Chris Stack and Samantha Soule film a scene from “Midday Black, Midnight Blue” on the Coupeville wharf June 14. (Karina Andrew / Whidbey News-Times)

Chris Stack and Samantha Soule film a scene from “Midday Black, Midnight Blue” on the Coupeville wharf June 14. (Karina Andrew / Whidbey News-Times)

Indie film crew: Whidbey residents are ‘generous and welcoming’

The movie makers are shooting scenes for a full-length feature at various sites around the island.

Cameras are rolling on Whidbey Island, where a group of independent filmmakers have found a home for their story, “Midday Black, Midnight Blue.”

This feature-length film stars Chris Stack as Ian, a man coping with grief and mental illness as he tries to find closure from the death of his lover, Liv, played by Samantha Soule, who also co-wrote and is co-directing the film with Daniel Talbott.

Though the crew originally meant to film and set the story in the Great Lakes region, they turned to Whidbey Island when their Michigan filming location fell through.

“We had to make a very sudden pivot, and we thought to ourselves, ‘Well, where does this script really want to be?’ and everyone just sort of said, almost in unison, ‘Washington,’” said producer Lovell Holder, who also plays a small role in the film. “This feels like a Pacific Northwest story.”

Washington Filmworks Film Commissioner Amy Lillard said she was grateful the original location didn’t work out, because the “Midday Black” team has been such a joy to work with.

“I like to say that we stole it away from that other state,” Lillard joked.

Beyond the pleasure of working with such an affable cast and crew, Whidbey residents also benefit from the film in other ways. Lillard said movies shot on Whidbey substantially benefit the local economy as filmmakers spend money on things such as props and catering.

Whidbey locals will also get to enjoy the simple excitement of seeing hometown landmarks on the silver screen. The film won’t be finished until next year, but when it becomes available Whidbey residents can expect to see familiar locations such as the Coupeville Wharf and the Little Red Hen Bakery.

The crew also plans to film on Suva, a 1920s schooner that was brought back to Coupeville by Mark Saia. Saia, who worked in the film industry himself when he lived in California, has spent the last several weeks making repairs and preparing Suva for the cameras.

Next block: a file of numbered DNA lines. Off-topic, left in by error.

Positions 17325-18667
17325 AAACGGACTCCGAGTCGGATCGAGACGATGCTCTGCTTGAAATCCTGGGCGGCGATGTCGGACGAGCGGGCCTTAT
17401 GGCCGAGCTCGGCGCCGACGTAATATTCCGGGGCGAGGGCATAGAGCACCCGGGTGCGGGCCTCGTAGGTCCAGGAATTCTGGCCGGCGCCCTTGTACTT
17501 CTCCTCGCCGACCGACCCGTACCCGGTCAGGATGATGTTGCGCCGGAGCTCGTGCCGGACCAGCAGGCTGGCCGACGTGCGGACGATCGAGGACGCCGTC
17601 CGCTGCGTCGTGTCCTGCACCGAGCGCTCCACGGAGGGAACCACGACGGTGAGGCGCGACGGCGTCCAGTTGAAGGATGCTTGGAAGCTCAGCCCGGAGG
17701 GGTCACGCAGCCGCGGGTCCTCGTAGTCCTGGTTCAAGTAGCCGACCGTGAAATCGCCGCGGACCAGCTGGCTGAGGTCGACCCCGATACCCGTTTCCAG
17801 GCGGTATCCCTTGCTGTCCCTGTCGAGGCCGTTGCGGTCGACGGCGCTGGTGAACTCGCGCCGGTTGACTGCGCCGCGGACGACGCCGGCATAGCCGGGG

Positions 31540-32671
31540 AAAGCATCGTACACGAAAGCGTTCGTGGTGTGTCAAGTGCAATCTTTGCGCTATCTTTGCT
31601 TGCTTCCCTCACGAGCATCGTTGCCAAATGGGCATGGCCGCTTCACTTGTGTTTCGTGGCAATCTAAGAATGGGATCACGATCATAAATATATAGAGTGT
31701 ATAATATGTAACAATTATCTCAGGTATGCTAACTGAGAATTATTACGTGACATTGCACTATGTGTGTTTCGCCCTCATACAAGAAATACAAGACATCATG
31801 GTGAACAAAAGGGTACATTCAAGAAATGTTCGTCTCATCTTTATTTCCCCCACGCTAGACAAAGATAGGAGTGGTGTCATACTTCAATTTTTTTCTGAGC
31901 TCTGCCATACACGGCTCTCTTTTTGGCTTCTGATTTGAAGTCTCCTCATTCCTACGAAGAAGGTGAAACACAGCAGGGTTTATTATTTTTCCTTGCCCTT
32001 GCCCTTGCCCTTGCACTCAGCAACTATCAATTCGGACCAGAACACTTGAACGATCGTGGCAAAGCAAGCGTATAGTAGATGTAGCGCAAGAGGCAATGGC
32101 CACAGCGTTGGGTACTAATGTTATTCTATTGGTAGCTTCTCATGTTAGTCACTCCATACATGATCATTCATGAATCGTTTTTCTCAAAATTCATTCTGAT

“We’re really honored to be part of the film,” Saia said. “They’re very heartfelt when we talk about Suva in the movie and what it represents to them.”

The team said they found Whidbey Island and its residents to be generous and welcoming hosts.

“It really is a unique culture here, where everyone is trying to get the ball across the finish line,” Holder said.

“We’re already hunting for projects that we can bring back (to Whidbey),” Soule added.

The film itself is sure to be an emotional journey, as the story was born from a trying experience all viewers will have in common: COVID-19.

Soule said the story is meant to convey the isolated feeling experienced worldwide during the pandemic year.

“When we were first envisioning this, it was at the peak of the pandemic, so we were like, ‘Okay, let’s write a story that largely takes place inside someone’s head,’” she said.

Dreary though the prospect of reliving pandemic loneliness might seem, the film is also overcast with hope.

“Life is there,” Soule said about the film’s theme. “You just have to reach out and find the ways that you can fight your way out of your own inner labyrinth.”

This story originally appeared in the Whidbey News-Times, a sister publication to The Herald.

Talk to us

More in Local News

Whispering Pines Apartments complex which is slated to be demolished in October but must be vacated on August 31. (Kevin Clark / The Herald)
New low-income apartments to replace Whispering Pines

On Monday, Lynnwood approved the housing authority’s plan for another affordable apartment complex.

Election vote icon for general use.
2021 primary election results for Snohomish County

Returns for contested races and ballot measures, updated daily as mail-in ballots are counted.

Man hit by truck and killed in Lynnwood is identified

Charles Fritz, 20, was believed to be part of a group of people riding bicycles, scooters and skateboards.

Native American remains found at Oak Harbor construction site

Archaeologists are working with Tulalip, Samish, Swinomish and Stillaguamish tribes.

Mike Evans, Blue Heron Canoe Family patriarch, asks permission to navigate the Coast Salish waters as paddlers prepare to depart on their two week journey to Lummi Island. (Isabella Breda / The Herald)
Pandemic disrupted tradition, but not their love of the sea

The Blue Heron Canoe family has embarked on a two-week journey, launching from the Edmonds waterfront.

Lynnwood Job Fair is Tuesday at the Convention Center

The event is sponsored by the city, the Chamber of Commerce and the Lynnwood Convention Center.

County fish passage work blocks section of road near Stanwood

Snohomish County crews are replacing a culvert under 268th Street NW in the 1300 block.

A man was found dead in the Snohomish River in June 1980. More than 40 years later, cold case investigators used DNA and forensic genealogy to identify him as Steven Lee Knox, a U.S. Air Force veteran from Wisconsin.
41 years later, man who died in Snohomish River identified

Steven Lee Knox, 24, went missing in 1980. Genetic genealogy helped identify him last month.

Election
Incumbent Everett, Snohomish mayors seem headed for November

After early counting, Cassie Franklin and John Kartak appeared to be headed for the general election.

Most Read